Bayene v. Farmland Foods, Inc.
MEMORANDUM AND ORDER - Plaintiff's wrongful termination claims are dismissed with prejudice. Plaintiff's defamation claims are dismissed without prejudice because this court lacks subject matter jurisdiction. A separate judgment will be entered in accordance with this Memorandum and Order. Ordered by Chief Judge Joseph F. Bataillon. (Copy mailed/e-mailed to pro se party)(KBJ)
IN THE UNITED STATES DISTRICT COURT
FOR THE DISTRICT OF NEBRASKA
FARMLAND FOODS, Inc.,
Plaintiff filed his Complaint in this matter on July 15, 2011. (Filing No. 1.)
Plaintiff has previously been given leave to proceed in forma pauperis. (Filing No.
5.) The court now conducts an initial review of Plaintiff’s claims to determine
whether summary dismissal is appropriate under 28 U.S.C. § 1915(e)(2).
BACKGROUND AND SUMMARY OF COMPLAINT
Plaintiff filed his Complaint on July 15, 2011, against one Defendant, Farmland
Foods, Inc. (“Farmland”), Plaintiff’s former employer. (Filing No. 1 at CM/ECF pp.
2-3.) Condensed and summarized, Plaintiff alleges that Farmland wrongfully
terminated and defamed him. (Id. at CM/ECF p. 2.) Plaintiff previously pursued his
claims against Farmland and now seeks a “fair decision in his favor because NE
wrongfully dismissed his case.” (Id. at CM/ECF p. 4.) Plaintiff states that his case
has been dismissed a “total of 7 times.” (Id. at CM/ECF p. 5.)
Indeed, Plaintiff has litigated his claims in this court before. In particular,
Plaintiff filed a complaint against Farmland on March 1, 2005. (Case No. 8:05CV91,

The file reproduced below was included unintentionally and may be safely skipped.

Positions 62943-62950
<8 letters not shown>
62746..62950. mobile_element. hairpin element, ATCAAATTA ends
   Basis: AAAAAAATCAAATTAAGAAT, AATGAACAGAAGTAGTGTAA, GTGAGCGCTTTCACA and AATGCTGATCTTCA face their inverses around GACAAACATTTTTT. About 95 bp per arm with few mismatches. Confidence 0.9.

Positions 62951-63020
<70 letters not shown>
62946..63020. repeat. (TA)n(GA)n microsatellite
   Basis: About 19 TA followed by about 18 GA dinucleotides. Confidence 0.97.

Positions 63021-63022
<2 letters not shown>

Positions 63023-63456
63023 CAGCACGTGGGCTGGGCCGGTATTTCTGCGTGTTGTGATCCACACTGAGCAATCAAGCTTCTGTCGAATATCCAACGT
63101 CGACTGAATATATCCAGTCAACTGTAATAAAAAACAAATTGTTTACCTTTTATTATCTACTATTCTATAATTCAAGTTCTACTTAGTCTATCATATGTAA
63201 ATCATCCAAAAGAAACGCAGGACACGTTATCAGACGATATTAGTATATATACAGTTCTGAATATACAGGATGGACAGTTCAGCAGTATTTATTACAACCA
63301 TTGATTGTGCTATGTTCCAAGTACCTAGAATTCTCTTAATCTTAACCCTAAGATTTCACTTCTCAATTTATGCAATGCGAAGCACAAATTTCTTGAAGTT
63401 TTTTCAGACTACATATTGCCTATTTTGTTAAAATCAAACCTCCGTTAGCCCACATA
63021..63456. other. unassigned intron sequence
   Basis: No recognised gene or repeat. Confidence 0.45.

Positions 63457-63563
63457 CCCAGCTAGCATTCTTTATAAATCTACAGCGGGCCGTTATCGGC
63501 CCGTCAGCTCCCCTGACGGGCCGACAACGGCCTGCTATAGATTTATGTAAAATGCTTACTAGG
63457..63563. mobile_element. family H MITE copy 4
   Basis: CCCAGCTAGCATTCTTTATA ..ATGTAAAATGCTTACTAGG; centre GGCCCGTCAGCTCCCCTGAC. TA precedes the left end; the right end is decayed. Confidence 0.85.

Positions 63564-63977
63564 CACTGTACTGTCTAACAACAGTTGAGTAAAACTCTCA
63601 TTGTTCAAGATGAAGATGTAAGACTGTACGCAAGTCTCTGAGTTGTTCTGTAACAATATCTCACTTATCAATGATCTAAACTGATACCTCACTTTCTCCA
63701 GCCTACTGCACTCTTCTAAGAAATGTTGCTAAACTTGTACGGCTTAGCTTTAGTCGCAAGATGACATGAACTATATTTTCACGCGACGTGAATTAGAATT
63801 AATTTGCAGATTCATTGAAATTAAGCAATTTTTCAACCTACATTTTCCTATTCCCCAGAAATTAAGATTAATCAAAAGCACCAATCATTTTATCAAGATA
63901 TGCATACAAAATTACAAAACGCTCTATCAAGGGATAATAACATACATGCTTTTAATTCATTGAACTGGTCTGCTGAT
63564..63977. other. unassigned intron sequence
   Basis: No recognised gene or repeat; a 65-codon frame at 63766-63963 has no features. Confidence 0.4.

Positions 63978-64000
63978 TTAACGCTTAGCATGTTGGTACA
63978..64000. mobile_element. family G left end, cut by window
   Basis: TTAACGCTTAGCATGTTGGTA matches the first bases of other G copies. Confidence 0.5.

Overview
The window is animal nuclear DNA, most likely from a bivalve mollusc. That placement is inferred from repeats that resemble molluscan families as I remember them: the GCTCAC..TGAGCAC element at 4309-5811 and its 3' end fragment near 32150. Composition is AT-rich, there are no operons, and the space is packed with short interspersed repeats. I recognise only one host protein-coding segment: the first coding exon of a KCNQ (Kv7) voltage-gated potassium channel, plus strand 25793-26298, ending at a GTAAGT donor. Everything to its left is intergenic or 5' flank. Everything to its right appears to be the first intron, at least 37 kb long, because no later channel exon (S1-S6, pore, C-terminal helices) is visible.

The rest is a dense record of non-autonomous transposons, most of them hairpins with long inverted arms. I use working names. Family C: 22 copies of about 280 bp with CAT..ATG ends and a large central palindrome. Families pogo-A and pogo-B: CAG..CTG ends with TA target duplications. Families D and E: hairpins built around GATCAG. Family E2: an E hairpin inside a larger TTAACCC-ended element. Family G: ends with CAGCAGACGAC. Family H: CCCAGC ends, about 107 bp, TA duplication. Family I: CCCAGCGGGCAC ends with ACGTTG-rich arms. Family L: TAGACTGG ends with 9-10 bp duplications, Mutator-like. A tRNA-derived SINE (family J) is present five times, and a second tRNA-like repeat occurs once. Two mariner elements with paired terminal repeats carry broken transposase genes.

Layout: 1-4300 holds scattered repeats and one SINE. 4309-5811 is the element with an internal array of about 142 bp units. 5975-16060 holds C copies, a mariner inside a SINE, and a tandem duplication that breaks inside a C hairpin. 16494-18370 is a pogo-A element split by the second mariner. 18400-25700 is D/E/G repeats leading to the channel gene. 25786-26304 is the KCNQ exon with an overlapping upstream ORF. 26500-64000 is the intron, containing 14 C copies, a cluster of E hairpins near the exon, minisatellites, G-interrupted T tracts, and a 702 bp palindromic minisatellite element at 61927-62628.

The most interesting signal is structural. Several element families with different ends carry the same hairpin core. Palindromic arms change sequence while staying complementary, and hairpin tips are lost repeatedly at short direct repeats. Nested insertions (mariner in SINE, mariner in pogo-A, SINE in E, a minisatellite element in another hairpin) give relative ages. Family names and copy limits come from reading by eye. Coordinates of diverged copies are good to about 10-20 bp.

Filing No. 1.) After service of process, Farmland filed a motion to dismiss. (Case
No. 8:05CV91, Filing No. 12.) In addressing the motion to dismiss, this court
summarized the background of Plaintiff’s litigation against Farmland as follows:
On September 15, 2000, the plaintiff, who is Ethiopian, filed Case No.
8:00cv486 in this court, alleging that his race, national origin and/or
color constituted a motivating factor in the decisions by Farmland
Foods, Inc. to suspend, and then to discharge, the plaintiff from his job
as a trimmer in the defendant’s Night Bone Department. The plaintiff
also, or in the alternative, alleged that Farmland Foods, Inc. made the
adverse employment decisions at issue in retaliation for a charge of
racial discrimination previously filed by the plaintiff with the Iowa Civil
Rights Commission in June of 1999.
In Case No. 8:00cv486, District Judge Laurie Smith Camp denied the
Motion for Summary Judgment filed by Farmland Foods, Inc., and the
court entered an order setting the case for trial. However, shortly before
the scheduled trial, Farmland Foods, Inc. and its affiliates filed for
bankruptcy protection in the United States Bankruptcy Court for the
Western District of Missouri. Because the automatic stay under the
United States Bankruptcy Code precluded further litigation against the
bankruptcy debtors and their assets, Judge Smith Camp entered an order
transferring Case No. 8:00cv486 to the United States District Court for
the Western District of Missouri for referral, if appropriate, to the
Bankruptcy Court where the Farmland bankruptcy cases were pending.
The United States District Court for the Western District of Missouri
docketed the transferred case as Case No. 4:02cv592-FJG in that district.
This court closed the file in Mr. Beyene’s case upon the transfer of the
case out of this district.
In filing nos. 12 and 13, the defendant has provided evidence concerning
what happened to Mr. Beyene’s case against Farmland Foods, Inc. in the
United States Bankruptcy and District Courts for the Western District of
Missouri. The Bankruptcy Court confirmed a Plan of Reorganization for
the Farmland debtors including Farmland Foods, Inc. (filing no. 13,
Exhs. 6 and 7). The Plan provided procedures for resolving disputed
claims against the debtors’ estates (id., Exh. 6 at Art. VIII). Those